Any bad parts of Henson’s life was mentioned in one sentence when it occurred and then glossed over or ignored for the rest of the book. When interviewing people about Henson, only the most positive things were included, even from his wife, who he had separated from and was sleeping with other women. Every statement about Henson was positive and every statement by other people was positive. While I could have accepted that Henson led a charmed life and was charismatic and talented enough to draw everyone into his wake, people are people and have bad things to say. I’m not saying Jones should have been a muckraker or that I was looking for a smear campaign, but what I read wasn’t real in the sense that it simply didn’t present reality as we know it. Henson’s brother died. It got maybe 2 sentences then and maybe 4 out of the entire book and Jones never showed it affecting Henson.

Jones was given access to the Henson life in terms of private journals, etc and I suspect part of the deal was that he would only write good things. It was like reading cotton candy by the end of the book. Even Henson’s swift death by a virulent strain of pneumonia shows him as a giant teddy bear having his back rubbed by his ex-wife (technically not ex as they never divorced) and his death being some big “oopsie”. The tone of the entire book is fluff. While I learned a lot about Henson, and like I said before I think it will make my watching of his works that much more informed, I did not like being “handled” by the author as I was.

To end, if you want to learn about Henson, you can read this book and you’ll learn a lot. If you don’t mind literary cotton candy, this will work perfectly for you. If you want a full picture of Henson, try some other book because this author point blank refuses to give you that picture. I am very disappointed with how this turned out.

Rating: 1 out of 5.

The Rise and Fall of Bookshevikism – A Tale of Intrigue and Mystery

What many of you might have never known is that the world is ruled from the shadows by a powerful Cabal. No, not the Illuminati, you silly, those guys are old hat but by a small and venerable group simply known as the WP4. What this mysterious name stands for no government, no security agency, no corporate assassin, no invisible internet hacker, has ever figured out. Long thought invulnerable due to their inscrutability, the WP4 were nearly torn apart by a mastermind the likes the world has never seen.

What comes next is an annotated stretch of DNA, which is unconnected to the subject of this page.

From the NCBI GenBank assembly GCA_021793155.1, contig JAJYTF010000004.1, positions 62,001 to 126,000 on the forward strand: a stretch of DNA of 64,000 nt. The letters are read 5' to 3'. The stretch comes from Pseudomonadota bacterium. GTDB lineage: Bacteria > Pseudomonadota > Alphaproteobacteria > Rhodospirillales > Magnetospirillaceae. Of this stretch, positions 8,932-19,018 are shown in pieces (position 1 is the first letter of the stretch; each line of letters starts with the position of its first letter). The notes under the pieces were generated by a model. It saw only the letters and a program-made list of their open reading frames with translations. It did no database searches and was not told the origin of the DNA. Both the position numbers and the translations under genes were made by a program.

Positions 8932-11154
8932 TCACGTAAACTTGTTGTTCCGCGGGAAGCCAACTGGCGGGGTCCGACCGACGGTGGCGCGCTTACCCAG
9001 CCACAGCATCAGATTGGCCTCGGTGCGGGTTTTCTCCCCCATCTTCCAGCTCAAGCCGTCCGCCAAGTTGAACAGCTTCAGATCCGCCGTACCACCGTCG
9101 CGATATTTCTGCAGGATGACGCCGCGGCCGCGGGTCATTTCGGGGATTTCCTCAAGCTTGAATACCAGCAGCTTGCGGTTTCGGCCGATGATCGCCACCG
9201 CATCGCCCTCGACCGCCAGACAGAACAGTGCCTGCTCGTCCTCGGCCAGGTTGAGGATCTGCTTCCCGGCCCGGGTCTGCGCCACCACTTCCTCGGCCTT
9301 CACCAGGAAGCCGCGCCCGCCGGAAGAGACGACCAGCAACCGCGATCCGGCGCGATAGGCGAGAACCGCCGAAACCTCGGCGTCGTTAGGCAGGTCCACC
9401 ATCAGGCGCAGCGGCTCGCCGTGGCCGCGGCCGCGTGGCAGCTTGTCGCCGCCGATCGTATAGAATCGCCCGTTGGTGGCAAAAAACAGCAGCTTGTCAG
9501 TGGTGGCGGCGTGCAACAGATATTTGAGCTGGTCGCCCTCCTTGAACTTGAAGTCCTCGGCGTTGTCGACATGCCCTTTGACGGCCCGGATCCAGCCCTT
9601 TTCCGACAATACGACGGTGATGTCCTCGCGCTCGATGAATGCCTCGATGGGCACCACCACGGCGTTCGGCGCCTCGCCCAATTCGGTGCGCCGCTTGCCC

Sir Otsy, redubbed as Comrade Otsky, began by recruiting the most powerful of the WP4. How he figured out who this was is anyone’s guess but that is why Comrade Otsky was the founder of Bookshevikism. Once he’d brought a member of the WP4 on board, all was going according to plan. The world would look on in awe as the new philosophy of Bookshevikism became the dominant philosophy by which peoples of all races, nations and languages would live out their lives. Governments would topple, corporations would collapse but nobody would notice under the Iron Rule of Comrade Otsky and the Law of Bookshevikism.

The remaining members of the WP4 were in turmoil. Bereft of their fearless leader and his infamous Love/War Boat, beset by sodding selfies, blue bottoms and impossible movie quizzes, they were stymied. Comrade Otsky gloated, knowing he was unstoppable. Until the mysterious Leader revealed it had been a clever ruse all along. Unleashing the power of the Candyman, Agent X fought like no other force in history. Even still, Comrade Otsky was so powerful that if it hadn’t been for the remaining members of the WP4 uniting together with their Wonder Rings, Bookshevikism would still dominate the world today.

Yes, September was a month to go down in the Secret Annals of History. You can thank your lucky stars that the WP4 rule once again with a benevolent hand, guiding you into the course that is best for you and the world. You are welcome!

While certain details have been omitted to keep the world as stable as possible, the above is as true as any story you see in the newspapers today. Honest.

New Evidence That Demands A Verdict ★★★★★

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Title: New Evidence That Demands A Verdict
Series: ———-
Authors: Josh McDowell
Rating: 5 of 5 Stars
Genre: Non-fiction, Christian Apologetics
Pages: 800
Words: 400K


Table of Contents

Table of Contents



User’s Guide

Explanation of General Format


He Changed My Life



1. The Uniqueness of the Bible

An intelligent person seeking truth would certainly read and consider a book that has the historical qualifications of the Bible. Unique qualifications that set the Scriptures apart from every other book ever written.

2. How We Got the Bible

Materials used. Bible divisions. Why just thirty-nine Old Testament books and twenty-seven New Testament books? What about the Apocrypha? Why not other books?

3. Is the New Testament Historically Reliable?

The tests applied to all ancient literature to determine reliability. How does the New Testament compare? Archaeological finds confirming the New Testament.

4. Is the Old Testament Historically Reliable?

Bibliographical test. Internal evidence test. Archaeological evidence demonstrating the trustworthiness of the Old Testament.


5. Jesus, A Man of History

Documented sources of extrabiblical historical references to Jesus of Nazareth.

6. If Jesus Wasn’t God, He Deserves an Oscar

The character of Christ and His claims to deity, with emphasis on secular and Jewish sources.

7. Significance of Deity: The Trilemma–Lord, Liar, or Lunatic?

If the New Testament records about Jesus are historically accurate, there remain only three logical choices concerning His identity.

8. Support of Deity: Old Testament Prophecies Fulfilled in Jesus Christ

Illustrations of the probabilities that all prophecies could be fulfilled in one man, in response to the critic who says, “It is all just a coincidence.” Emphasis on Jewish sources to answer the accusation, “That’s the way you Christians look at them, but what about the Jews?”

9. Support of Deity: The Resurrection–Hoax or History?